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Pillgwenlly Primary School

Pillgwenlly Primary School

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Pillgwenlly Primary School

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  1. Pillgwenlly Primary School Nurture Groups

  2. About Pillgwenlly • 680 pupils on register; on site Nursery and a satellite Nursery • 90% EAL/BME; 10% WB • 33 languages spoken throughout the school • Change in population settlement; new arrivals compared to second and third generations • High deprivation area in Wales • School organised into Phases

  3. Our Story • 2004 introduced first nurture group • 2006 introduced restorative justice techniques • 2008 introduced KS2 nurture group • 2012 introduced Family Nurture Room

  4. Rationale • Strategy • During the previous two years there had been a significant increase in pupils arriving at Pillgwenlly who were New to English, New to the Country and New to the Educational system. • Action • We realised we needed to create an adapted version of the classic nurture room in order to assist those families requiring social and emotional support while settling into the local community and school. • In partnership with GEMS (Gwent Ethnic Minority Support), we started our ‘Family Nurture Room’ in September 2013. • It provides a place where children can learn in a nurture setting and their parents can join them for part of the week. All pupils have a ‘base class’ but attend the Family Nurture Room for 55% of their week, learning alongside their parents for 10-20% of the week and learning in their base classes for the remainder of the week with home language support. The aim being as soon as pupils have acquired skills to support them with their learning and wellbeing they transfer into their base classes full time.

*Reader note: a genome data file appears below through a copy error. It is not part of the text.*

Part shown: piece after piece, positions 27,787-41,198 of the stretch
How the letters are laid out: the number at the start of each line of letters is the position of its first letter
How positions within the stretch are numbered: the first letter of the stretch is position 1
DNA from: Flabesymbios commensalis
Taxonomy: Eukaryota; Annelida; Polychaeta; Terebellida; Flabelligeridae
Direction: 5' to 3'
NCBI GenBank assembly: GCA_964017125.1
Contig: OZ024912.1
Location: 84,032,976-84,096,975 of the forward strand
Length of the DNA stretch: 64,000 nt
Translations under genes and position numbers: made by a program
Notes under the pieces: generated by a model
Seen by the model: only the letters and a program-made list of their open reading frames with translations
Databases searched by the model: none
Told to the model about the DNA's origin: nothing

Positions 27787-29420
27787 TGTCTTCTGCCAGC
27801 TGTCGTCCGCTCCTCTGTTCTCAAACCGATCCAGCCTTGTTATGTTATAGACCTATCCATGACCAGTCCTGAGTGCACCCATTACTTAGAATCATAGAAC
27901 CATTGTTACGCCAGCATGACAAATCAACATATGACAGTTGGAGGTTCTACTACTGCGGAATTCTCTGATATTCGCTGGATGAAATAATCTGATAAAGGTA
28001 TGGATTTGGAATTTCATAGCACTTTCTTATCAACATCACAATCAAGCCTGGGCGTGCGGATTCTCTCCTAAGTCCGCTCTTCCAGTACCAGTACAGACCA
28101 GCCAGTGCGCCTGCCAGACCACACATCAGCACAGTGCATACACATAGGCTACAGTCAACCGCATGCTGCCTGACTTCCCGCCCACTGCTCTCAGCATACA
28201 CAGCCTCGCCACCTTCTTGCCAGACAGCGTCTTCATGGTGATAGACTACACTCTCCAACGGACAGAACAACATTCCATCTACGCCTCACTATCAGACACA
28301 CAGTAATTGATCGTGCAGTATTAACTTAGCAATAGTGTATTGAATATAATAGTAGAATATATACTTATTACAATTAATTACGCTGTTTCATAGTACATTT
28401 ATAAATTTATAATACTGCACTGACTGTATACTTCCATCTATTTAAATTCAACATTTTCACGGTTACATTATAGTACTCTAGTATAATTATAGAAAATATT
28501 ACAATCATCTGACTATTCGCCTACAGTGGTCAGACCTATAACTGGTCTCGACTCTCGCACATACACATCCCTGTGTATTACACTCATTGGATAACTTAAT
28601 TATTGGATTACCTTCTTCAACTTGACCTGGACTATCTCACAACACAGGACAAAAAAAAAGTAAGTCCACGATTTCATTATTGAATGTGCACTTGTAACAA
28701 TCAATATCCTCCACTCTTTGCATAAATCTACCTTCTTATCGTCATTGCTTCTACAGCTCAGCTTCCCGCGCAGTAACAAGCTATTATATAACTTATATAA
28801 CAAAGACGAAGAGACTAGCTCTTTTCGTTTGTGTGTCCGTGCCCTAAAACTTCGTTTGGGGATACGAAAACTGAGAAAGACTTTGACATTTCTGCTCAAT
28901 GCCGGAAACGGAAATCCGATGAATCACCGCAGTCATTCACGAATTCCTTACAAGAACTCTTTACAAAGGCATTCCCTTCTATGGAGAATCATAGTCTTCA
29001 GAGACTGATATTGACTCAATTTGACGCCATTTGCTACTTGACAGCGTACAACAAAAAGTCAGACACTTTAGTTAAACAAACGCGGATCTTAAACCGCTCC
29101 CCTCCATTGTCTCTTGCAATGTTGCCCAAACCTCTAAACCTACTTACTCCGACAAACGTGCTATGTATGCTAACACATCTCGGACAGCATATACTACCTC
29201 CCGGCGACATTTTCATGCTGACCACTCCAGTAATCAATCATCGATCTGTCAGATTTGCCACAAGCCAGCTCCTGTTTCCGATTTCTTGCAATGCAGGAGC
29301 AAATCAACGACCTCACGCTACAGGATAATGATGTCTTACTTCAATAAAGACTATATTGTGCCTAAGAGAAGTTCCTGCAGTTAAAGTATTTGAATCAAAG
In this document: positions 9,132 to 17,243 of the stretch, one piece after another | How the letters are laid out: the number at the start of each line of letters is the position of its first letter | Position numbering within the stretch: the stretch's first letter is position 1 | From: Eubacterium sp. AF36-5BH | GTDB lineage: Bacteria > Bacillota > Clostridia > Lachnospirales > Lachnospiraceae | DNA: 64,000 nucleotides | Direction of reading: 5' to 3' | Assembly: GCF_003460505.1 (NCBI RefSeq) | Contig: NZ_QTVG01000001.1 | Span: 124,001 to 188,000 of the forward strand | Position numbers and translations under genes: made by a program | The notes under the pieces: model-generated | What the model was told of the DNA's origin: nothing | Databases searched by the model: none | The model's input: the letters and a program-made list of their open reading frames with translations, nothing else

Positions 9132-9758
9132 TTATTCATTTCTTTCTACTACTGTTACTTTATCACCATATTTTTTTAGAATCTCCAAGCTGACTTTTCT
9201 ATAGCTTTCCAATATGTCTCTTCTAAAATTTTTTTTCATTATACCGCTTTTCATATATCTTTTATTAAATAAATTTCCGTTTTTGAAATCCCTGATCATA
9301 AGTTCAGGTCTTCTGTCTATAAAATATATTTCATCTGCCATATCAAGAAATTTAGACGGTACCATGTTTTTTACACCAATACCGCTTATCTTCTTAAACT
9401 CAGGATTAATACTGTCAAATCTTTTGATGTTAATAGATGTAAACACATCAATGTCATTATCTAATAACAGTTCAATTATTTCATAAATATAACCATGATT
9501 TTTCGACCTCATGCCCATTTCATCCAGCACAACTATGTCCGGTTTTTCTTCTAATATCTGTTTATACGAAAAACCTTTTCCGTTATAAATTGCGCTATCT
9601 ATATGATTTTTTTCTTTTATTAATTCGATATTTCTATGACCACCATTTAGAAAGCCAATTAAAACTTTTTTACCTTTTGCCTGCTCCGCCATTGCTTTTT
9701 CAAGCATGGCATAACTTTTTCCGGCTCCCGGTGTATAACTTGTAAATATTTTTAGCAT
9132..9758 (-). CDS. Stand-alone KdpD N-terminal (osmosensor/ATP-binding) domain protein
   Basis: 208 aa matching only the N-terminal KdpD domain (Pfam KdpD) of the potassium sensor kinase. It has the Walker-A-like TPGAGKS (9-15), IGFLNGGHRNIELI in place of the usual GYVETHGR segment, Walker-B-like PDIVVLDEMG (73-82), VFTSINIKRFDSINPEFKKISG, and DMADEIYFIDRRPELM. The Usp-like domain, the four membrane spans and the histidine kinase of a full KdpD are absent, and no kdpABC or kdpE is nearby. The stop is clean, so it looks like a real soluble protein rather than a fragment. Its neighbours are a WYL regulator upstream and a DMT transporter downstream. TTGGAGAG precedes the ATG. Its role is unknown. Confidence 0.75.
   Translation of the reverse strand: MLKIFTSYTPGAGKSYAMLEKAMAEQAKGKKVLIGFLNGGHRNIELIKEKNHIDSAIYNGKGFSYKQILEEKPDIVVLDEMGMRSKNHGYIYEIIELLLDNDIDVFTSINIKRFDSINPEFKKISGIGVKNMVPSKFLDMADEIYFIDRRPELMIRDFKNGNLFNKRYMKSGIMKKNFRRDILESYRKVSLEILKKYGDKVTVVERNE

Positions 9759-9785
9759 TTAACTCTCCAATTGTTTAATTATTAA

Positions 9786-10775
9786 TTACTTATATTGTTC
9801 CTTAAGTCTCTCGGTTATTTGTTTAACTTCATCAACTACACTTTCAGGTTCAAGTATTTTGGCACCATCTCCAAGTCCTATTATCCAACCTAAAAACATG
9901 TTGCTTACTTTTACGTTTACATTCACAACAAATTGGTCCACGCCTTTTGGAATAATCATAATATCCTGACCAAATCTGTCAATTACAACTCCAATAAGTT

5. Promoting a whole school approach to nurture. • Research has shown that the effectiveness of nurture groups is linked to a whole school approach to nurture. This means that schools are likely to get the best out of nurture groups: • When the school as a whole community is committed to maximising the social and educational engagement of all; • Essential that the principles underpinning nurture work are accepted and its complex and demanding nature is understood by all the staff members and others concerned with the school; • When nurture groups are fully integrated into mainstream schools • Creating meaningful actions to facilitate a more ‘nurturing’ environment throughout the school through teacher interaction and communication and exchange of good practice; • When nurture groups are positively contributing and affecting whole school culture and practices, facilitating a more ‘nurturing’ environment throughout the school.

  6. What is a nurture group? • Nurture groups vary in nature depending on the settings in which they take place. • The main aspect of all nurturing activities have in common is a commitment to nurturing principles and a focus on using attachment theory which explains the need for any person to be able to form secure and happy relationships with others. • Most commonly, nurture groups are made up of 8-12 students with a teacher and teaching assistant. The nurture room is a bridge between school and home, and is intended to be a welcoming and relaxing environment.

  7. How do nurture groups work? • Nurture groups vary in the actual day to day running of the group, according to the individual developmental needs of the students and the creativity of the nurture staff. However, all nurture groups have a few things in common: • Breakfast time • Sofas and soft chairs • Rewarding good behaviour

  8. History & Background The first nurture group was set up in the London Borough of Hackney in 1970. The Nurture Group Network grew as the need for an umbrella body to oversee, train, and support nurture practitioners.